Fermilab Today Wednesday, March 29, 2006  

Wednesday, March 29
11:00 a.m. Fermilab ILC R&D Meeting - 1 West
Speaker: K. Ranjan, Fermilab
Title: Main Linac Simulation
3:30 p.m. DIRECTOR'S COFFEE BREAK - 2nd Flr X-Over
4:00 p.m. Fermilab Colloquium - 1 West
Speaker: R. Scherrer, Vanderbilt University
Title: Science and Science Fiction

Thursday, March 30
12:00 p.m. Wellness Works Brown Bag Seminar - 1 West
Speaker: M. Kinzler (Registered Dietician and Licensed Dietician)
Title: Cholesterol Countdown: How to Lower Your Cholesterol by Changing Your Diet
2:30 p.m. Theoretical Physics Seminar - Theory Conf Rm WH-3NE
Speaker: A. de Gouvêa, Northwestern University
Title: The Neutrino Mass Hierarchy
3:30 p.m. DIRECTOR'S COFFEE BREAK - 2nd Flr X-Over
4:00 p.m. Special Joint Experimental Theoretical Physics Seminar - Auditorium (note location)
Speaker: D. Petyt, University of Minnesota
Title: First MINOS Results from the NuMI Beam

WeatherAreas of Fog  59º/41º

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Weather at Fermilab


Secon Level 3

Wednesday, March 29
- Vegetable Beef
- Fish & Chips
- Salmon w/Lemon Pepper
- Country Fried Steak w/Pepper Gravy
- Beef & Cheddar Panini w/Sauteed Onions
- Assorted Personal Sized Pizzas
- Cavatappi Pasta w/Italian Sausage & Tomato Ragu

The Wilson Hall Cafe accepts Visa, Master Card, Discover and American Express.

Wilson Hall Cafe Menu


Wednesday, March 29
-Northern Italian Lasagna
-Mixed Greens w/Tomatoes
-Olive Oil Almond Orange Cake

Thursday, March 30

-Lobster Bisque
-Beef Medallions w/Morel Sauce
-Potato Daugenions
-Steamed Asparagus
-Fresh Strawberries w/Champagne Syrup

Chez Leon Menu
Call x4512 to make your reservation.

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'Hard, Challenging Science' In MINERVA Energy Range
This is the final article in a series on the MINERνA neutrino experiment.
Seeing, measuring and understanding the details of low-energy, neutrino-nucleus interactions is the goal of MINERvA. In the simulated event above, a neutrino enters (not visible) from the left, interacts producing a muon (going out to the right), a proton (going up) and an invisible neutral pion that eventually produces the two "tracks" pointing back to where the muon and proton start. (Click for larger version.)
The MINERvA experiment will undertake "hard and challenging science" while aiming to build a knowledge base of neutrino properties that is inherently intriguing and will be critical in experiments studying neutrino oscillations. MINERvA scientists want to fill the gaps left over from the early days of neutrino experiments, where studies of low-energy (1-10 GeV) neutrino cross sections were hindered by limited data and large errors from bubble chamber detectors; and the gaps from the current higher energy neutrino experiments with detectors not designed to study low-energy cross sections and nuclear effects.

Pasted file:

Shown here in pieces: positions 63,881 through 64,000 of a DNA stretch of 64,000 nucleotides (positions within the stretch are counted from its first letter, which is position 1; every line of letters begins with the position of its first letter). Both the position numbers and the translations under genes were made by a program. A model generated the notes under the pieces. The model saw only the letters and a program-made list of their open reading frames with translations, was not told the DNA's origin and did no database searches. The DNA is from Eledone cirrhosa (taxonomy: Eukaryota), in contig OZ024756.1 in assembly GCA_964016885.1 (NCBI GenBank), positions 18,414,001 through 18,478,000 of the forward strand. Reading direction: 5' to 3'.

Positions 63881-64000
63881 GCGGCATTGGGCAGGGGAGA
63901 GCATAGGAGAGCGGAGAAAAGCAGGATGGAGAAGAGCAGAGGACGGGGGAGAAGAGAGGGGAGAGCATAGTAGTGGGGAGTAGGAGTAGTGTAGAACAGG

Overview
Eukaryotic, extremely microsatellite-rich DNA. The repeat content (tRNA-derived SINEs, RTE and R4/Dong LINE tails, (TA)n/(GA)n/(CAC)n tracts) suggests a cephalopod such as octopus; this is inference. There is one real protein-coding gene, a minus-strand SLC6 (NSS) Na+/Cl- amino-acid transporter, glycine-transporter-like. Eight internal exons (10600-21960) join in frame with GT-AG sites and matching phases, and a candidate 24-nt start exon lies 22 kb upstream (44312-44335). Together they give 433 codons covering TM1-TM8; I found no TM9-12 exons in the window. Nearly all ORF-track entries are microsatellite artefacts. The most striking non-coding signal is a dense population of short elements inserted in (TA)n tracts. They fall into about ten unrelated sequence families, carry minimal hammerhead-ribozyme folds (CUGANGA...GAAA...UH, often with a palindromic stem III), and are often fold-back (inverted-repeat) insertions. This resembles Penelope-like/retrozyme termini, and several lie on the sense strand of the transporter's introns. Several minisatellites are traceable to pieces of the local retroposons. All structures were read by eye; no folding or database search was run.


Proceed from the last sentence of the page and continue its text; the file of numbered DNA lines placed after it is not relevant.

"We're working in a very difficult energy range [1-10 GeV], where interactions with quarks, with nucleons even with nuclei are all intermixed," says MINERvA cospokesperson Jorge Morfin. "As we traverse this energy range, we proceed from where the neutrinos interact simply with a neutron to yield a proton, through production of complex nucleon resonances, to deeply inelastic scattering of neutrinos with the quarks making up the nucleons. MINERvA is looking at that whole energy regime. It's hard and challenging science, but it's a transition region we must understand."

Describing this transition region is also difficult for Quantum Chromodynamics (QCD), the theory of the strong force interactions among the quarks and gluons within the nucleons. This study of QCD offers a significant opportunity for complementary physics with research at Jefferson Lab in Virginia, where scientists are working with 1-6 GeV electrons. Some of these scientists are now also collaborating on MINERvA, using the unique ability of neutrinos to select the flavor of quarks for their interactions: neutrinos can differentiate up, down, charm and strange quarks. Combining the neutrino results with electron scattering results from Jefferson Lab yields a new picture of low-energy QCD.

MINERvA will study another crucial issue: what happens when the neutrino interacts within a heavy nucleus, and all the nuclear effects take place? Very seldom do massive neutrino detectors measure what actually was produced at the neutrino interaction point. Nuclear effects have masked the properties of the original interaction. To complicate matters further, the theoretical predictions can be very different for the effects of a neutrino hitting the nucleus as compared to an electron hitting the nucleus. With three different materials in its detector - carbon, iron and lead - MINERvA hopes to carefully measure these nuclear effects.